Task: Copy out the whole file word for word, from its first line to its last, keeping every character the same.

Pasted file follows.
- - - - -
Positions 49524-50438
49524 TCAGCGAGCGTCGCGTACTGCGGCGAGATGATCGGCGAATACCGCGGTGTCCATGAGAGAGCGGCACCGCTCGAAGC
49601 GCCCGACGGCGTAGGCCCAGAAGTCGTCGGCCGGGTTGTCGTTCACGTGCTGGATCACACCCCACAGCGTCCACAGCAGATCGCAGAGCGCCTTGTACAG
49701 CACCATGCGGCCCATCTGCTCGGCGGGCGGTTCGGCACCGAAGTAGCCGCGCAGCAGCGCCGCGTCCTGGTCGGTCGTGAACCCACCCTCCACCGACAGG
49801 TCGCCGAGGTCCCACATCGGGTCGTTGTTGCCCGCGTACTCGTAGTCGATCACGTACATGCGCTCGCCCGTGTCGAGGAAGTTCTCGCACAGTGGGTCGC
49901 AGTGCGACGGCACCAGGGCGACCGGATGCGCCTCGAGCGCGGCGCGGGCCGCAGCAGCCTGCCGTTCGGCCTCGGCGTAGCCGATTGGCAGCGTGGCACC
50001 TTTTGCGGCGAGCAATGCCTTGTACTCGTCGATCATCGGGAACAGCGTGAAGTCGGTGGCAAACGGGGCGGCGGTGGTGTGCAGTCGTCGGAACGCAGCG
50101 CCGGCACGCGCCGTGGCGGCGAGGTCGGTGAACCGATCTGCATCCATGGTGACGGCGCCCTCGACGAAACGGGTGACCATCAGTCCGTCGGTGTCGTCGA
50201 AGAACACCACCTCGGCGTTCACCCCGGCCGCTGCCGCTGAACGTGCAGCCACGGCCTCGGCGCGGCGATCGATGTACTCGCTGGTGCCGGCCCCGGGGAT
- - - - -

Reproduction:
Positions 49524-50438
49524 TCAGCGAGCGTCGCGTACTGCGGCGAGATGATCGGCGAATACCGCGGTGTCCATGAGAGAGCGGCACCGCTCGAAGC
49601 GCCCGACGGCGTAGGCCCAGAAGTCGTCGGCCGGGTTGTCGTTCACGTGCTGGATCACACCCCACAGCGTCCACAGCAGATCGCAGAGCGCCTTGTACAG
49701 CACCATGCGGCCCATCTGCTCGGCGGGCGGTTCGGCACCGAAGTAGCCGCGCAGCAGCGCCGCGTCCTGGTCGGTCGTGAACCCACCCTCCACCGACAGG
49801 TCGCCGAGGTCCCACATCGGGTCGTTGTTGCCCGCGTACTCGTAGTCGATCACGTACATGCGCTCGCCCGTGTCGAGGAAGTTCTCGCACAGTGGGTCGC
49901 AGTGCGACGGCACCAGGGCGACCGGATGCGCCTCGAGCGCGGCGCGGGCCGCAGCAGCCTGCCGTTCGGCCTCGGCGTAGCCGATTGGCAGCGTGGCACC
50001 TTTTGCGGCGAGCAATGCCTTGTACTCGTCGATCATCGGGAACAGCGTGAAGTCGGTGGCAAACGGGGCGGCGGTGGTGTGCAGTCGTCGGAACGCAGCG
50101 CCGGCACGCGCCGTGGCGGCGAGGTCGGTGAACCGATCTGCATCCATGGTGACGGCGCCCTCGACGAAACGGGTGACCATCAGTCCGTCGGTGTCGTCGA
50201 AGAACACCACCTCGGCGTTCACCCCGGCCGCTGCCGCTGAACGTGCAGCCACGGCCTCGGCGCGGCGATCGATGTACTCGCTGGTGCCGGCCCCGGGGAT